First off, not really about tea. It’s an overview of the history and philosophy of China and Japan through talking about tea. Okakura is a Japanese author who learned English at a young age, written in I found this book by clicking around on some links about Wabi-Sabi and because of my love for Chinese Tea I decided to read this one.
The tea ceremony’s I have been involved in are certainly rich, simple, peaceful experiences, it has a similar effect as yoga on mind and body. I hope to drink several cups of various asian varieties of tea every day for the rest of my life. I would recommend this short book to anyone interested in Asia, it’s history and philosophy, and as well, it’s tea. The author being Japanese but well versed in western thought through his early command of the english language offers a great rebuttal to the attitude of the west towards Asia, which I wish so bad us westerners could catch on to.
That can be found especially in the beginning, but certainly throughout.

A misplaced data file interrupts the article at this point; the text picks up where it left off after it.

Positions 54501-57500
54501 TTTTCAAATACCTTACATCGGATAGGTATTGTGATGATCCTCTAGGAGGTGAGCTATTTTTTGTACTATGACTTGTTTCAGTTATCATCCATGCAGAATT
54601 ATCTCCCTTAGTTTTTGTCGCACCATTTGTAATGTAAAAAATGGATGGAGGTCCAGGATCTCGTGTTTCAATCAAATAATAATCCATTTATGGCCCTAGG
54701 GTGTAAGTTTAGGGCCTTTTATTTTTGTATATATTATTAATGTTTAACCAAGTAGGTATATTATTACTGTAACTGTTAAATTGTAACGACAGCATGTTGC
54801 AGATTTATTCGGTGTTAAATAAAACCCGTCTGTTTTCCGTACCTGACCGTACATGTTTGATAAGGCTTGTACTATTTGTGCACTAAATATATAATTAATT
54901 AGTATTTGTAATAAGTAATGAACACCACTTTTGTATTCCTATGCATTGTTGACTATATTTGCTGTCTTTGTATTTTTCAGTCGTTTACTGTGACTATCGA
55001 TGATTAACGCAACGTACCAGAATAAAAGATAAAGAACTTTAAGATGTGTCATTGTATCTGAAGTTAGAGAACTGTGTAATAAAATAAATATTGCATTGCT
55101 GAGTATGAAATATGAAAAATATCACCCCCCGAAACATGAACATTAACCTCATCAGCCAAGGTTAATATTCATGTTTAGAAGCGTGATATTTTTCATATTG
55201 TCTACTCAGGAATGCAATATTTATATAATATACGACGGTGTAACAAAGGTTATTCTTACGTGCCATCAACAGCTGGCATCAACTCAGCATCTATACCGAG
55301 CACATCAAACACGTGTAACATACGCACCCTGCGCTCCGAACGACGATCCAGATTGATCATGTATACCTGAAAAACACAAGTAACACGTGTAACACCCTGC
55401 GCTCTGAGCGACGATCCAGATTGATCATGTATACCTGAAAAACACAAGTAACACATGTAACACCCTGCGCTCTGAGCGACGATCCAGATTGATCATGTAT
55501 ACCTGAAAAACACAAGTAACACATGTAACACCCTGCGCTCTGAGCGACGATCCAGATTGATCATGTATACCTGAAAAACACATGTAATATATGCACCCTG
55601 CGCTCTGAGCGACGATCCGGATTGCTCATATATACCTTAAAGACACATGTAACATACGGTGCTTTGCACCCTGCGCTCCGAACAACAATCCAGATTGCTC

At the fifth cup I am purified; the sixth cup calls me to the realms of the immortals. I only feel the breath of cool wind that rises in my sleeves.
It’s way different than the caffeine high from coffee as well. It’s a much more hydrated, non-jittery feeling. The author describes the tea ceremony as being derived from the practice of Buddhist monks drinking ligro before their altars.
It can easily be a spiritual, life-giving experience. It would not be the Tao unless they laughed at it. Why do men and women like to advertise themselves so much?
Is it not but an instinct derived from the days of slavery? I love this book! It is not only a guide through history of tea, but a guide through the history of humanity, history of the relation between East and West and its values. The way it is written is poetic but it is still showing what the main differences between East and West are and how we are unable to understand the beauty of the moment, the beauty of present time, which is in the center of the tea ceremony.
Western people are so determined to stick to their past and trying so hard to conquer their future that they forget to enjoy the only time they really can feel, the only time in which they can do something: Gana dinero con nosotros.